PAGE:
The Bitcoin Standard

I just finished reading the last pages of The Bitcoin Standard, and I’m a bit conflicted about it. Obviously, Samedian Ammous is a great mind and deserves a ton of credit for the work he’s done as an advocate and professor, however the book has left a bit of bitter taste in my mouth. I’m not sure whether it’s because he challenges a lot of my progressive ideals, or whether he’s really as insufferable as he seems.

On the one hand, I have to admire the man for being so sure of his beliefs. He is fanatical in some respects. The way in which he regards his ideological opponents, Keynesians, Leftists, and most of the crypto community with disdain, is something to behold. If I could only dismiss opposing viewpoints with such aplomb… the wonder!

His sound money premise seems logical, and he does a good job carrying the torch for the Austrian school. His interpretation of the history of money and is solid, and he stakes his interpretation for the last two hundred years with much conviction. I’ll admit that the ramifications if he’s correct are quite dire, and offer a plausible explanation for the past hundred years of monetary policy. And seem to offer a roadmap for what comes next.

And if he is correct, then it means that the direction and role of bitcoin as an alternative to the current fiat system is ordained, and gives me even stronger incentive to go all in and hodl, hodl, hodl.

One of the most important points that he makes (and he stressed this during the recent interview with Laura Shin,) is the comparison of high versus low time preference. High time preference is of shorter duration than lower preference, and Ammous provides historical evidence of unsound money systems being tied to lower time preferences.

Unfortunately, a good deal of the book is filled with Ammous’s moral judgements of everyone he disagrees with. Keynes is a “libertine” who never studied economics, and apparently a pederast. Milton Friedman and others are treated harshly as well, but perhaps the most cringe sections of the book is where he rails on “modern” art, and pop music, notably Miley Cyrus, dismissing their lack of skill or craft compared to Michelangelo and Bach. It has a distinct “get off my lawn” flavor.

His hatred toward the authoritarians of the twentieth century leaves no room for communists, socialists, and by extension, liberals and progressives. Everyone who might disagree with him gets similar treatment. It is totally on-brand for Ammous, given his reaction to the Coronavirus lockdown on Twitter.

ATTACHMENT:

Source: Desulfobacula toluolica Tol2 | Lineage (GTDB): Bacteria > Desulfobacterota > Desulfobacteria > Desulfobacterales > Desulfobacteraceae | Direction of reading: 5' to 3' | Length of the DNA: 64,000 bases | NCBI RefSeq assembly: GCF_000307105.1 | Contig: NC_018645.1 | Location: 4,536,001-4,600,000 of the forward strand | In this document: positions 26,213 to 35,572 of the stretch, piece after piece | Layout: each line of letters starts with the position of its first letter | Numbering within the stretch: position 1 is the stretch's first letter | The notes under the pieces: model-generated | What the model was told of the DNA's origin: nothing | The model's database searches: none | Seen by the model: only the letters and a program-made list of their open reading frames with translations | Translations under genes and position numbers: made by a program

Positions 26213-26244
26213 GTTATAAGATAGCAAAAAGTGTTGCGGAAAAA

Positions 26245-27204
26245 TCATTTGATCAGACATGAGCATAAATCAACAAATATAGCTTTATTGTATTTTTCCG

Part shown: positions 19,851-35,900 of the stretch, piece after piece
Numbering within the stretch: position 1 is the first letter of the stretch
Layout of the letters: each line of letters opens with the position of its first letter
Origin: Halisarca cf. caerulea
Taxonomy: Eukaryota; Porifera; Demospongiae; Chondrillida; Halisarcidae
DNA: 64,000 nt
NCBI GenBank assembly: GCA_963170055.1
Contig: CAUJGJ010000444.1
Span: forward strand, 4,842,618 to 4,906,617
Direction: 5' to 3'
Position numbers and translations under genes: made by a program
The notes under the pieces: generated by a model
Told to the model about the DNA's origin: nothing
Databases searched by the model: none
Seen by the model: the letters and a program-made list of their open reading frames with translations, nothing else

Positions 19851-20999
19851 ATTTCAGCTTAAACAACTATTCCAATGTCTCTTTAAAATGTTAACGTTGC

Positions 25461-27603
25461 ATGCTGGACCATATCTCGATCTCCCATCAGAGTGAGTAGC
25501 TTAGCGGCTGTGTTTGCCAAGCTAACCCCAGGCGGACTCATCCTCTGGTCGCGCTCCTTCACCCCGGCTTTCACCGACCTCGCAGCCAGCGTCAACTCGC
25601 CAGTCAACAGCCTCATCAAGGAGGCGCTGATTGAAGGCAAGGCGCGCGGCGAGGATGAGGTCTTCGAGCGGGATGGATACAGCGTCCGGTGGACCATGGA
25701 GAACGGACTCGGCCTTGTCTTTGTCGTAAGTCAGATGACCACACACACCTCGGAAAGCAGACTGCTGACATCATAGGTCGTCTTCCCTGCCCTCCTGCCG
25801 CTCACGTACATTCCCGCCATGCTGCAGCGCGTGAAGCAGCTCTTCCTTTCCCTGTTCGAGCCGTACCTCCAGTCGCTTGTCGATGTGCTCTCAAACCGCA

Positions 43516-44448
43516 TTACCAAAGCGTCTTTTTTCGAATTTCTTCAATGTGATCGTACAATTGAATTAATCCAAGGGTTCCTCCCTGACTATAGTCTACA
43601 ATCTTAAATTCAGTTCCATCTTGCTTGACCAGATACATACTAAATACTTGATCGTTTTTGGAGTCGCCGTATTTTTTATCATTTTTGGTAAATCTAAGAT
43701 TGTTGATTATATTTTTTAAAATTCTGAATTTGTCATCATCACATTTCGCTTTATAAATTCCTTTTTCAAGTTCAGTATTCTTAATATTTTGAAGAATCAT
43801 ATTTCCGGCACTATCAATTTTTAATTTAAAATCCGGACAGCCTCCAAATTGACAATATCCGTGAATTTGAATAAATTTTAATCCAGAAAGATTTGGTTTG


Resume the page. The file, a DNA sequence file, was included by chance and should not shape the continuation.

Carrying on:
It’s a shame, really, as it seems to spoil much of the book, and probably puts off a lot of readers. I’m sure Ammous could care less, as he has enough fans and acolytes of his worldview. Still, I’m left wondering if there is a gentler, less irascible version of this book out there. The historical presentation is A+, but the high-mindedness I could do without.

Lastly, he does dismiss almost all of the crypto community, especially the “blockchain, not bitcoin” crowd. The only purpose of blockchain is for digital cash, he argues, and all other implementations of it are a waste. Ethereum and other altcoins are waved away as useless since they do not share the main quality that makes bitcoin important: its lack of centralized control. Bitcoin is what it is because of the way which it was brought into the world and released to the wild. Ammous says that no one will ever be able to change the immutable characteristics of bitcoin, the consensus mechanism, the emission rate (block rewards and halvings,) or even the block size. He makes an exception on the possibility of SHA-256 becoming vulnerable at some point in time and requiring a fork, but that’s waved off because of the economic vulnerability.

In all, the book is worth a read if you can stand having your assumptions challenged in such a sanctimonious way. I don’t know if I would recommend it to someone as an introduction to bitcoin, since it is so dense. For those already well down the rabbit hole, it does help fill the gaps in why bitcoin is destined to be the sovereign currency of the internet, and possibly even the world of the twenty first century and beyond.

Martin Rees: On the Future

Lord Martin Rees

I just finished On The Future, by Martin Rees, U.K. Astronomer Royale. This short 200-pager is Rees’s take on the technological perils and promises that humanity faces, both in the near and far-future. The book touches on many scientific topics, including artificial intelligence, space exploration, post-humanism and biotech. He explores existential threats like climate change, nuclear proliferation and biological warfare, then pivots to more philosophical questions about the role of science and religion, science and academia, government funded explorations vs. private sector missions. 

This book is aimed at the more casual reader and is more of a light read than other science books I’ve read in the past. It covers a lot of ground without delving too deep into the actual science, which makes for a light read through most of the chapters.  I think I may have skimmed through the first two thirds of the book, as I was familiar with most of what was being covered. It wasn’t until the latter portion of the book that Rees got into more of a personal discussion about the way science is funded and how the members of the scientific community operates. 

It’s clear that Rees is thinking legacy here. He’s in his late 70’s, and it’s clear that he felt compelled to write this book as a drop of knowledge to younger generations. It’s clear that this book isn’t written for his colleagues and peers, but toward the younger generation of aspiring scientists. This book may make a good addition to a high school summer reading list, but those with a more of a background in science may find Rees’s Prospects for Humanity a bit elementary.